Tightly focused goals help program teams develop useful value-based care quality metrics for tracking progress. CMS has encouraged programs to utilize its established core metrics, as this allows for comparison across similar programs. These metrics assess how the program is furthering the state’s goals and objectives. A value-based care financial and quality assessment and data analysis can help health care providers determine where they are currently performing on their measurement scale and identify opportunities for actionable improvements.
Mapping root causes is a critical first step in identifying options and developing alternative approaches to care. From there, organizations can begin to build achievable goals and the most impactful strategy for applying supplemental funding.
Improving Health Care Outcomes for All
Equity-driven Medicaid funding programs are transformative in how they create a flow of funds that will benefit those in need. These programs are not only about filling a budget gap; they are purpose-built funding solutions that support states and providers in addressing the sources of population health problems that are specific to communities in a given state. While these programs may vary in size and scope, they tie funding to targeted needs within CMS’ broader value-based program frameworks.
These supplemental Medicaid financing solutions have the power to positively impact communities because they relieve some of the immediate financial pressure of working toward new ways of providing care. With reliable funding over time, health care entities can innovate how they address inequities in health care. A health system can take the risk, for example, of hiring community health workers to drive improvements in Medicaid-covered prenatal care when that health system knows it will be able to pay staff’s salaries for the duration of the program’s approval period, typically one to five years.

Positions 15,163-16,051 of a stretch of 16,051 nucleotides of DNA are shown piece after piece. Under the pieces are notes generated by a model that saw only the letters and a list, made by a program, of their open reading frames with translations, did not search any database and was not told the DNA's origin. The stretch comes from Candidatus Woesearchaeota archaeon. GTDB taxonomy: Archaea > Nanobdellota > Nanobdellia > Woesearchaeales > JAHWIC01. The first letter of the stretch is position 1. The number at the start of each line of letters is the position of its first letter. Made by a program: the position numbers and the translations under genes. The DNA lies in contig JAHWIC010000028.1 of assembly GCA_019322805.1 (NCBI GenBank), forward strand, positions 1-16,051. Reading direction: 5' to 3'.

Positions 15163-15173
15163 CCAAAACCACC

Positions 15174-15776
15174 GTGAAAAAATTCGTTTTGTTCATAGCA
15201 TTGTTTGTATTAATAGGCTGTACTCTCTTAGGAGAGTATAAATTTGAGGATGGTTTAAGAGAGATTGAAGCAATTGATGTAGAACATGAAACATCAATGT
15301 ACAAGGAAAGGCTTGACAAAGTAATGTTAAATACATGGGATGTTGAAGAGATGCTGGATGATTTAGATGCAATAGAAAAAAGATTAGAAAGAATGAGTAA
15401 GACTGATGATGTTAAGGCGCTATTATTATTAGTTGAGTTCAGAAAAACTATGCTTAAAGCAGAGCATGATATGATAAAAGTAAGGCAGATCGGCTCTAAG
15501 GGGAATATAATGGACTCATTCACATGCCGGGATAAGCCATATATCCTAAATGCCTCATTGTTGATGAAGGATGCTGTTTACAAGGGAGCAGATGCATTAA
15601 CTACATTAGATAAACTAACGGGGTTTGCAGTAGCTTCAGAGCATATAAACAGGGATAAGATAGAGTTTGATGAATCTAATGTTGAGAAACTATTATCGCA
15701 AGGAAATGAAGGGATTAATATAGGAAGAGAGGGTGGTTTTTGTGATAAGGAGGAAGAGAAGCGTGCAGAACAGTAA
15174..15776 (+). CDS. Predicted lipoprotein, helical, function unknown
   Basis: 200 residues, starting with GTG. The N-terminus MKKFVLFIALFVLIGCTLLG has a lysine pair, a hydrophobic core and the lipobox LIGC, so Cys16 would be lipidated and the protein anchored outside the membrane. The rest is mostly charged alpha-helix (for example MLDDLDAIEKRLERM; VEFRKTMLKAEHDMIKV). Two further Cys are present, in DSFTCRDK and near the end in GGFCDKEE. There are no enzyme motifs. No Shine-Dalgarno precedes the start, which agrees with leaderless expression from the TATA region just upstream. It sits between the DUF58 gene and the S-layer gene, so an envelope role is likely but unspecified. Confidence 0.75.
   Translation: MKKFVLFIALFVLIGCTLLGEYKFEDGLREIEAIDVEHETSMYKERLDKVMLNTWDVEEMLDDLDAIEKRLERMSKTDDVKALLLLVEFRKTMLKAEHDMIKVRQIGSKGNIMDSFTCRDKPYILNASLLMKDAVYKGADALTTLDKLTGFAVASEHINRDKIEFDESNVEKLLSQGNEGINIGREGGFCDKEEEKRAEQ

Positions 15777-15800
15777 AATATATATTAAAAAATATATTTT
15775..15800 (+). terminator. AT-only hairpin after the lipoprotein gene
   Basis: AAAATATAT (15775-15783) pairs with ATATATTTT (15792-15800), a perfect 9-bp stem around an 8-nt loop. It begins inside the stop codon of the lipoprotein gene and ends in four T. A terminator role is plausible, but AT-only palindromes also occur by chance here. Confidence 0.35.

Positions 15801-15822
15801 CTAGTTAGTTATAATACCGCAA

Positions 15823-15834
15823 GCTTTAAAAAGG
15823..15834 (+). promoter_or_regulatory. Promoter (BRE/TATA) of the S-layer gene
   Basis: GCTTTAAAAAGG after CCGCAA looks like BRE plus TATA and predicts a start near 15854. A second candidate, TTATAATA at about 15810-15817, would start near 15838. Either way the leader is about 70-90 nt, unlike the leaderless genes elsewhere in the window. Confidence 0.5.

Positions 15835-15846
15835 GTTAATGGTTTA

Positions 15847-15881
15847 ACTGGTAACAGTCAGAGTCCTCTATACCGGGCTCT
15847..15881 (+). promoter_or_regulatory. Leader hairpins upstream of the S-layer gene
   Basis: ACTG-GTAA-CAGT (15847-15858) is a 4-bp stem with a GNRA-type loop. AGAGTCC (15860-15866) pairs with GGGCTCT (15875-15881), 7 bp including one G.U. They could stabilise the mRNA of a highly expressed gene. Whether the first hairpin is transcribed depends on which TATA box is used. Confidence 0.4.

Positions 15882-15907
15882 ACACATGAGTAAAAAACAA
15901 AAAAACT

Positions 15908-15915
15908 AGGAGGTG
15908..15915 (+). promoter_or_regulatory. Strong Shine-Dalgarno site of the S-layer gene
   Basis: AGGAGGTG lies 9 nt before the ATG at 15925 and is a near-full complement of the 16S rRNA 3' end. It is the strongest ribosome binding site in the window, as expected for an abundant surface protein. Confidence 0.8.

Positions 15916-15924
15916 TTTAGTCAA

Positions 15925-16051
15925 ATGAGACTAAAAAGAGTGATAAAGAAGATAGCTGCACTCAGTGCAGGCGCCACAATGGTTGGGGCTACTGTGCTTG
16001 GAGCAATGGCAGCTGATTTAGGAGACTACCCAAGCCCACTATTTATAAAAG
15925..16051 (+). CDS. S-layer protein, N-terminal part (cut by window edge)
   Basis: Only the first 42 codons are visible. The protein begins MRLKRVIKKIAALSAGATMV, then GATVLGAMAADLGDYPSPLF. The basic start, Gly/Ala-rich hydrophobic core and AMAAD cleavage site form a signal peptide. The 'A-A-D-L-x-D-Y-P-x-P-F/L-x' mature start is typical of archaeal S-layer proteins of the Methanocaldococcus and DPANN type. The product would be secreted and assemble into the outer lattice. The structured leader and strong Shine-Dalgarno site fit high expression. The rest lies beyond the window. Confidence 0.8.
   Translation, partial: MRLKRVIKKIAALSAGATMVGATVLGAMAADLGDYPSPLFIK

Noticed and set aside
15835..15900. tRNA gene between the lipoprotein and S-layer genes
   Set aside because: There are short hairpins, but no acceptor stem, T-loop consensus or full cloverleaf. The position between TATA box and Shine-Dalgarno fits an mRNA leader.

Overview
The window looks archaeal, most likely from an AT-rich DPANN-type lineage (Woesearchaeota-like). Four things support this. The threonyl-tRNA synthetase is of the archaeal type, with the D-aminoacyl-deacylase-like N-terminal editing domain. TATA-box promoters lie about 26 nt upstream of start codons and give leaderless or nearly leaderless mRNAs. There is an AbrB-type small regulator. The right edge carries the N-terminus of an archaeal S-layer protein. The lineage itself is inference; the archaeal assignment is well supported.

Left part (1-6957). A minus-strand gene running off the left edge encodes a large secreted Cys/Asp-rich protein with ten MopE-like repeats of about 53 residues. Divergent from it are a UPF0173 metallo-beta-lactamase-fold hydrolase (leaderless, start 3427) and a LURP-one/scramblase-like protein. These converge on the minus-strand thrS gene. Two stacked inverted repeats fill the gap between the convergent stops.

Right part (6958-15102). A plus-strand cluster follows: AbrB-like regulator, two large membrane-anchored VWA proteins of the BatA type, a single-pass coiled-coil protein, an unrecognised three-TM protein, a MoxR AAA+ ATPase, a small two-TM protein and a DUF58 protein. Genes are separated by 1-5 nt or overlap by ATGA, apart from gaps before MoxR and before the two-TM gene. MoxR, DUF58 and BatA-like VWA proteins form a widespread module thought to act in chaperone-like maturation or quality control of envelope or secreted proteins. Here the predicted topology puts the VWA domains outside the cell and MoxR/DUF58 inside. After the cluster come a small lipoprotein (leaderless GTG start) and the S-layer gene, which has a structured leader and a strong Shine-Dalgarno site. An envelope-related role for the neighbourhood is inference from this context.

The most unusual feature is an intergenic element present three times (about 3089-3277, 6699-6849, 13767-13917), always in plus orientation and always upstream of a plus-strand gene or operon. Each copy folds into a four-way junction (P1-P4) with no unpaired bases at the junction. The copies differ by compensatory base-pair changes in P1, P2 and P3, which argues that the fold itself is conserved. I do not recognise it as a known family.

Maryland Quality Innovation Program: Improving Outcomes for Thousands of Baltimore Patients
This was the case in West Baltimore, where Medicaid reimbursement levels had proven insufficient to address population health issues. The University of Maryland’s Faculty Physicians, Inc. (FPI) saw ample evidence that limited access to appropriate levels of care was resulting in poor treatment outcomes for individuals with addiction and diabetes, among a host of other health conditions. Increased rates of emergency department utilization and avoidable admissions were only driving up the cost of care, while inadequate access to specialty care was significantly extending appointment wait-times and causing delays in treatment.
With guidance and support from Sellers Dorsey, FPI secured several million dollars in supplemental funding for two years to develop the infrastructure and clinical approaches necessary to address the West Baltimore Medicaid population’s unique issues. This funding will support the delivery of medical and psychosocial services in addiction treatment centers, the development of a diabetes consultative service that will address chronic disease management, and expanded access to specialty care.
Thanks to the technical, policy, and political expertise provided by Sellers Dorsey, FPI proved eligible to receive 100% of at-risk funds through Medicaid managed care plans in the value-based risk incentive model. This equity-driven boost in annual Medicaid funding will allow the practice to transform into a fully integrated “medical neighborhood,” delivering high-quality health care for its communities.